The transition to childcare is difficult for both parents and children. You might not be sure about leaving your baby with a stranger, while your baby prefers you to strangers and is sad to see you leave.
First of all, be sure you take as much time as you can to research childcare. You might already have a facility or childcare option in mind — do research on it, talk to others who have used it, and explore alternatives. There are many choices for different types of childcare, from having someone come to your home to care for your baby to dropping off your baby at a center, group care facility, or babysitter. Interviews, reference checks, site visits, and complaints filed or reviews posted online will all help you find a reputable provider.
When you think you have found a childcare option that will work well for you, try it out first. If someone will be visiting your home to care for your baby, make sure they do so at least two or three times while you stay around so your baby is less insecure and gets to know their new caregiver. If it’s a care facility, visit with your baby the first few times, and then gradually ease away — leave the baby there for an hour at first, then perhaps two hours, a little longer at a time.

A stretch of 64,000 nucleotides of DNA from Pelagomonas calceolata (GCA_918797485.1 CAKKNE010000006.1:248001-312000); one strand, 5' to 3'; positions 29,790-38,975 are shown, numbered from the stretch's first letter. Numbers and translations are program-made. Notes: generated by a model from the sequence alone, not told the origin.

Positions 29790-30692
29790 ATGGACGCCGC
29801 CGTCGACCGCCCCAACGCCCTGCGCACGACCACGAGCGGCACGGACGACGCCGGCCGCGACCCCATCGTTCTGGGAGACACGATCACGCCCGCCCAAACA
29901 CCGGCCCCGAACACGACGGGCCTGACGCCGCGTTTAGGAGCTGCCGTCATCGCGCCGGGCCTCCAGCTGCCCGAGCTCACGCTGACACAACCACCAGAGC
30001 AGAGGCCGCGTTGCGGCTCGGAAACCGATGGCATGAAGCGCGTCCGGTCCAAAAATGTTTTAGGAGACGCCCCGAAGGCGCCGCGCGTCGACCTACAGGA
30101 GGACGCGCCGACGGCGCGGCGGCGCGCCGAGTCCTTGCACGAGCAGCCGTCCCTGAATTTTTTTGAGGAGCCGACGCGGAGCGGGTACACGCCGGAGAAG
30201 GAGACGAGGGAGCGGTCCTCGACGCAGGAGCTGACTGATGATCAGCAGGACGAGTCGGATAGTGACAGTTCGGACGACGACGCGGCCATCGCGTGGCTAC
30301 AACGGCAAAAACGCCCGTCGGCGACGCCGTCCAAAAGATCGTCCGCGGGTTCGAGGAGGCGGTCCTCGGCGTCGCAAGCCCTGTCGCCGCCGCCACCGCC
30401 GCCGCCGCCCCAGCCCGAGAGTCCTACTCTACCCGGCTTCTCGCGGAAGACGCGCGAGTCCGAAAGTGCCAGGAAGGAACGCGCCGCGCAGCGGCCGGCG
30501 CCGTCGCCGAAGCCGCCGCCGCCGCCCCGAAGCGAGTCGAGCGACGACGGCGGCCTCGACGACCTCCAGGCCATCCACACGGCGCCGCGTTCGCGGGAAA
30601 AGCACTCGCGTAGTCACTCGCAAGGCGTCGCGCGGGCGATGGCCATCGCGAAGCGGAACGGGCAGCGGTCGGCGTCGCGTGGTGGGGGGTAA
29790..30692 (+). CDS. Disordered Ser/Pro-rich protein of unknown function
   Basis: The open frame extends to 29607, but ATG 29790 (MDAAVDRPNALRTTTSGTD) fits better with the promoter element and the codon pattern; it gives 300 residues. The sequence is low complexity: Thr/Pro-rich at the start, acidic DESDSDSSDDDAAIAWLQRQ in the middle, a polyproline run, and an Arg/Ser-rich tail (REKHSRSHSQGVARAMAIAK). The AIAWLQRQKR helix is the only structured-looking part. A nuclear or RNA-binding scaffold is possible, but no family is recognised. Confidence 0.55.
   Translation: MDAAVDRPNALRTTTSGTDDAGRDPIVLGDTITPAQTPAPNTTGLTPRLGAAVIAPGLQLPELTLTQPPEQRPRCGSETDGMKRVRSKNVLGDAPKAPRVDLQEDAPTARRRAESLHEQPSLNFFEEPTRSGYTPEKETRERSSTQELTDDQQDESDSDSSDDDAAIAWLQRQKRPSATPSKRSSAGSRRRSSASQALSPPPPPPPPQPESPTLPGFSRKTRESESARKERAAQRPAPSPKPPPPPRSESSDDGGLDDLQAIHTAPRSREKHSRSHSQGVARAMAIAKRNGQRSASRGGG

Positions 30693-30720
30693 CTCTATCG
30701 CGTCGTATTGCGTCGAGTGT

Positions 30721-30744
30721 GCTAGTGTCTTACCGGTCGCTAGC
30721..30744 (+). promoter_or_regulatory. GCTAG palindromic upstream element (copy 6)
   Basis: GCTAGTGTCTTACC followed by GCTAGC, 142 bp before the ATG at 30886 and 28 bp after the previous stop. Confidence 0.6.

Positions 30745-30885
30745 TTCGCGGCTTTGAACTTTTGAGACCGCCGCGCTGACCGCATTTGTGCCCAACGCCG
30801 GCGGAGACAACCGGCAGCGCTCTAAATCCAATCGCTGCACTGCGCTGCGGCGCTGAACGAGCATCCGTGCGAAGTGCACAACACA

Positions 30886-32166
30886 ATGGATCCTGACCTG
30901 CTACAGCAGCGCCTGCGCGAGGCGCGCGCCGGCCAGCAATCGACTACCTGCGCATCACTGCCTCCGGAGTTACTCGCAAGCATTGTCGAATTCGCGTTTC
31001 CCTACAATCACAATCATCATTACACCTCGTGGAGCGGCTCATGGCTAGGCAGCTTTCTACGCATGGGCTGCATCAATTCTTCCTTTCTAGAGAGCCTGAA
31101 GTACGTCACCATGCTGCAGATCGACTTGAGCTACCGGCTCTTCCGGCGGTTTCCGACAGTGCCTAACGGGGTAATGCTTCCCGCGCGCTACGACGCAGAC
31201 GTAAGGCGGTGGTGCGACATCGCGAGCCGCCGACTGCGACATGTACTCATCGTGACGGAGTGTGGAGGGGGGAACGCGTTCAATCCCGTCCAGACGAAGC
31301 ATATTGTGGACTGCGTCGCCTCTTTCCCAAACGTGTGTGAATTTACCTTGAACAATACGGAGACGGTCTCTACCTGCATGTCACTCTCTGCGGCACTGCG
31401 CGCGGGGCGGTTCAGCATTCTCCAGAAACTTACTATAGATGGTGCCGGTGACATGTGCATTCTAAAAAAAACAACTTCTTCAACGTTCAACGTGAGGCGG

Leaving for the first time is very hard! After weeks or months of constantly caring for your baby, you might feel alarmed, scared, guilty, or even panicky about leaving your baby with people you don’t know well. If you have properly researched and tried out the childcare, however, this worry will at least be eased. If your baby will not stop crying, you may just have to steel yourself and leave for an hour — they’ll settle again and realize that you’ll come back and get them again soon.
Tell the childcare giver everything you can about your baby’s preferences and needs — favorite foods, habits, comfort items, routines, etc. This will help the caregiver care for your baby without too much difficulty wondering what they’re used to and trying not to disrupt their routines, and soothe the baby when they have something they are familiar with to comfort them.
Even after you have found a childcare provider and both you and baby are comfortable with them, check in periodically to make sure there are no issues with adjustment, and that you can still rely on them to provide your baby with top-quality care. If possible, drop by on a lunch break or unannounced to see that your baby is being taken good care of, and a reputable facility shouldn’t have a problem with this. Before you do this, however, remember that you shouldn’t let your baby see you, as they may become upset and it might make leaving again even harder.
No matter what, the transition to childcare will be difficult, but you can at least make it a little easier on yourself, your baby, and your new childcare provider.